This Week in PR Ethics (8/11/22): Five Topics That Defy Easy Description

I usually can come up with punchy headlines for the weekly ethics roundup – but this week in PR ethics, the topics are just too important, bizarre, and complex.  So, without further ado, five articles that raise ethics issues that will make you laugh, scratch your head and possibly creep you out.

  • Go old school – When I read this Harvard Business Review article this week, I said “This is so freaking cool.” A new study finds that the medium we use to make decisions has an impact on how we make virtuous decisions.  The study found to encourage virtuous decision-making it is best to put it on paper.





  • The pope speaks on digital media and ethics– Catholic Outlook had an interesting article on the Pope’s opinion on ethics and digital media. But what really stuck me was what he had to say about communicators ““Communication is not just a profession, but a service to dialogue and understanding between individuals and larger communities in the pursuit of a serene and peaceful coexistence.” All it is missing are the keywords mutually beneficial relationship between an organization and its publics….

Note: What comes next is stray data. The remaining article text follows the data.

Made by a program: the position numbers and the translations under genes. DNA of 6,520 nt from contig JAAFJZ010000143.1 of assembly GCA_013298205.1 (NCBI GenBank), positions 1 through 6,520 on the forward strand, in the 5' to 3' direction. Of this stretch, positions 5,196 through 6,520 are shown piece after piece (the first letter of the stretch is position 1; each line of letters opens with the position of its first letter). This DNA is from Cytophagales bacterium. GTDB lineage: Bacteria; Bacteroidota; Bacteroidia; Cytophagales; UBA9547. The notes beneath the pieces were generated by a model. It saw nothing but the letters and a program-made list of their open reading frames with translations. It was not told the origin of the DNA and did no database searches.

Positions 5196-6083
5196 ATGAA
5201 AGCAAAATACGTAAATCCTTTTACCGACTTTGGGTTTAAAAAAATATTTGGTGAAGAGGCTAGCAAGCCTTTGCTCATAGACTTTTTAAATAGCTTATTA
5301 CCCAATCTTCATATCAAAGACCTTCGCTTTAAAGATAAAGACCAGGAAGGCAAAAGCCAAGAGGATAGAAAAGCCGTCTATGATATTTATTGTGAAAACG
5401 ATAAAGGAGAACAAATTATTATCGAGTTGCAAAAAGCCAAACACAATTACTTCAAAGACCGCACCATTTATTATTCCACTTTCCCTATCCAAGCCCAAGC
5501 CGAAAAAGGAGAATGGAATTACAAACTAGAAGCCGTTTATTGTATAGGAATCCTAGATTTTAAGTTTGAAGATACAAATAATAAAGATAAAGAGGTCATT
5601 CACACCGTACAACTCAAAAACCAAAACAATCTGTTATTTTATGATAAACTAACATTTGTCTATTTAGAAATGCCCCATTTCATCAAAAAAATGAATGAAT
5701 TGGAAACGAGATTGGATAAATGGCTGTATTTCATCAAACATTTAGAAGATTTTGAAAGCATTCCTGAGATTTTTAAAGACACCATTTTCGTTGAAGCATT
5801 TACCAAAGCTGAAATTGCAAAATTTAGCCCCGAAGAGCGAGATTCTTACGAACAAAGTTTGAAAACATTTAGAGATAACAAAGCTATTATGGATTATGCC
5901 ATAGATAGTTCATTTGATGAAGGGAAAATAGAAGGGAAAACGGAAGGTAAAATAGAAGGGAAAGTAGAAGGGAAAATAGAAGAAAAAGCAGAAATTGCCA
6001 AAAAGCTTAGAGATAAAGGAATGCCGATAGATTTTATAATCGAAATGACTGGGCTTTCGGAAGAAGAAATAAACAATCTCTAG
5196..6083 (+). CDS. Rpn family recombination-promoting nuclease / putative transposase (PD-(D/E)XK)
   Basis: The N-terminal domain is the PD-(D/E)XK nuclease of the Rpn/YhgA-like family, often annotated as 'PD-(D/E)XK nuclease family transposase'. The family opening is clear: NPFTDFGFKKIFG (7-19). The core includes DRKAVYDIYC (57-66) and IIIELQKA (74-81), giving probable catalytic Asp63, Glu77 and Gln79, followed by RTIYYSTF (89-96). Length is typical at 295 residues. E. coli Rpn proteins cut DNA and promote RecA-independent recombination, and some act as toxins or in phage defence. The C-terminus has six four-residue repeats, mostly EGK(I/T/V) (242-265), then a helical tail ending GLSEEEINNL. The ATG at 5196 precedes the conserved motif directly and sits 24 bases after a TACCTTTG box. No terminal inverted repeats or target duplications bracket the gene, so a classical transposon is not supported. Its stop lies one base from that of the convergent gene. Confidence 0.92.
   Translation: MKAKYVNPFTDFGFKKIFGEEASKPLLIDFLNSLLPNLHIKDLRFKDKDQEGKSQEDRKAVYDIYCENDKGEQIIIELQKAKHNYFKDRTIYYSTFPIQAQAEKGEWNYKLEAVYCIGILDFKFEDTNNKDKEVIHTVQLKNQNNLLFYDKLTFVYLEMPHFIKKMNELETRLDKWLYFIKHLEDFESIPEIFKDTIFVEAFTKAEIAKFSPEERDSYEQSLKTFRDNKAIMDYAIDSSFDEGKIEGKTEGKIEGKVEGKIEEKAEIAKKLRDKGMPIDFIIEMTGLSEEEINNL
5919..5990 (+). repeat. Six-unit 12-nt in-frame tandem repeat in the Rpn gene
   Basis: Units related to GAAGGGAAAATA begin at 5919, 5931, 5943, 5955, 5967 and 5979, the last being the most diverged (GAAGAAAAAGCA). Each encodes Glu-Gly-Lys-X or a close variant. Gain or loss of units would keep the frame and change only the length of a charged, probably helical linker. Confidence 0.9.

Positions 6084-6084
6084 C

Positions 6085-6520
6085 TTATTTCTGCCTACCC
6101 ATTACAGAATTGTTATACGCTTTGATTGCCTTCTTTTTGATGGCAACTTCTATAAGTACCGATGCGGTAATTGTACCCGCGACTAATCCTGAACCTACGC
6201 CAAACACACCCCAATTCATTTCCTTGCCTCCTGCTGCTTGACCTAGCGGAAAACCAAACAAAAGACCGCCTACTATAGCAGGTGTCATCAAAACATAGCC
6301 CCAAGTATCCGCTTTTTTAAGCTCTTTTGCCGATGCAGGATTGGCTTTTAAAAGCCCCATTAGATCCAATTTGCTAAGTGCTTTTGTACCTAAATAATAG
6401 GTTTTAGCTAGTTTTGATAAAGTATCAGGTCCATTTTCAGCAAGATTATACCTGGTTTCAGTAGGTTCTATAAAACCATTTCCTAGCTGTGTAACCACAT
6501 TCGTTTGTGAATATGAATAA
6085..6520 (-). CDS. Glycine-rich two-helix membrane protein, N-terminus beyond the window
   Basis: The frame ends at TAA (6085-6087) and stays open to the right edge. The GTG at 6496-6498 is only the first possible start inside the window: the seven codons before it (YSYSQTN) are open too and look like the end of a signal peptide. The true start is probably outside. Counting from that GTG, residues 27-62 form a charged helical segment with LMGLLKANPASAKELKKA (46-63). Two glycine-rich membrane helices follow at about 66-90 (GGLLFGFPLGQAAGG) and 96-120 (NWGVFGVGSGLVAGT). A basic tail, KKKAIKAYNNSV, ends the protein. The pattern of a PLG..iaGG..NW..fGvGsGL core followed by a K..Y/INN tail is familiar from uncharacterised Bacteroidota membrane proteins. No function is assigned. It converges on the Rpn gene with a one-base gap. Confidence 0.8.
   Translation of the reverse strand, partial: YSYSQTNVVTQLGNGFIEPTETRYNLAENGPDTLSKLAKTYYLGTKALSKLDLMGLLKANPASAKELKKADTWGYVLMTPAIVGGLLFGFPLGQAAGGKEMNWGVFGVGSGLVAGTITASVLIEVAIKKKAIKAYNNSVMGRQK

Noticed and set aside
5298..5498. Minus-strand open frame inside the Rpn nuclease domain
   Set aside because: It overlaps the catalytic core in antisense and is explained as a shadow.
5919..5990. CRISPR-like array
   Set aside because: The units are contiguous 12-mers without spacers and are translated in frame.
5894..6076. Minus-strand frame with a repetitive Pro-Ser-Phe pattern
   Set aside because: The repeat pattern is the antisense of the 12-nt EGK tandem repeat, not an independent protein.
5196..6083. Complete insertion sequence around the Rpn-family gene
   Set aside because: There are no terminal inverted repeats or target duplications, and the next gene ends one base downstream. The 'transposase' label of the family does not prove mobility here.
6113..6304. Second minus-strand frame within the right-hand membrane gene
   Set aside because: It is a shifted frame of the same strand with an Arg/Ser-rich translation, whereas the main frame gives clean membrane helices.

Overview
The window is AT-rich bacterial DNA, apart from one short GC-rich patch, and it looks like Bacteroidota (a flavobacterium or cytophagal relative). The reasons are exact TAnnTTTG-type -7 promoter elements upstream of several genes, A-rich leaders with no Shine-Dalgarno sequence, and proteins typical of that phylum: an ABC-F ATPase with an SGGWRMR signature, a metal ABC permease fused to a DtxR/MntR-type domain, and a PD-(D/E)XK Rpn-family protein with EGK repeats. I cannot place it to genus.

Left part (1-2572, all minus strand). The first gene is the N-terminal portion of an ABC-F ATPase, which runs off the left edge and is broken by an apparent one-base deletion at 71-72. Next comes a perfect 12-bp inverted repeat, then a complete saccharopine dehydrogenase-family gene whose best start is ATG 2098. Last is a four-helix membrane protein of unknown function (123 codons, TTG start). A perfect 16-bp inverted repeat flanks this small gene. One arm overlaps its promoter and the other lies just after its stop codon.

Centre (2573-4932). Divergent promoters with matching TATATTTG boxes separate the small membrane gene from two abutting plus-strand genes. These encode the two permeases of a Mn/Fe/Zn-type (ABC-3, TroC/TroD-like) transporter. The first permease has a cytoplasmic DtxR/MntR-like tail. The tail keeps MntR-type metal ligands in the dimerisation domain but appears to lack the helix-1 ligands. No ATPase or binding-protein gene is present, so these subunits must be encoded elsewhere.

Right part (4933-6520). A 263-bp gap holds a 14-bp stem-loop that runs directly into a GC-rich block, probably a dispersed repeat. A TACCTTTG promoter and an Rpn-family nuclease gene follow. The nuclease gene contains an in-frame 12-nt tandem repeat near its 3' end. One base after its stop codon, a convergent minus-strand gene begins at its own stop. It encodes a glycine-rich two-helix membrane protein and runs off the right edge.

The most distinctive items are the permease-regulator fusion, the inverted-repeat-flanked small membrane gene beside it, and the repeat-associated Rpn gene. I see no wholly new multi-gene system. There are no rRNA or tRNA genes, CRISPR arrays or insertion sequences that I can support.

Mark McClennan, APR, Fellow PRSA
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Mark W. McClennan, APR, Fellow PRSA, is the general manager of C+C's Boston office. C+C is a communications agency all about the good and purpose-driven brands. He has more than 20 years of tech and fintech agency experience, served as the 2016 National Chair of PRSA, drove the creation of the PRSA Ethics App and is the host of

1 Comment

  1. Don Bates

    August 11, 2022 - 9:17 pm

    Apropos your parting comment, I’ve personally never seen a “mutually beneficial” relationship between an organization and its publics, especially not if it involves religions. They have the weight of godly emotion on their side in everything they communicate, even if it’s dead wrong. They can support crusades, fenestrations, anti-Semitism, anti-Muslims, excommunication, restrictions on birth control, racism, shunning, bigamy, and rape of children and teens, and still their publics follow, contributing vast amounts of money to the coffers of moral bankruptcy. I tend to avoid mutually beneficial at all costs and prefer, instead, beneficial — or supportively beneficial –relationships, so no one gets the wrong idea about what to expect from professional PR’s assistance. All hail mutual, but it’s a bit of a fantasy.

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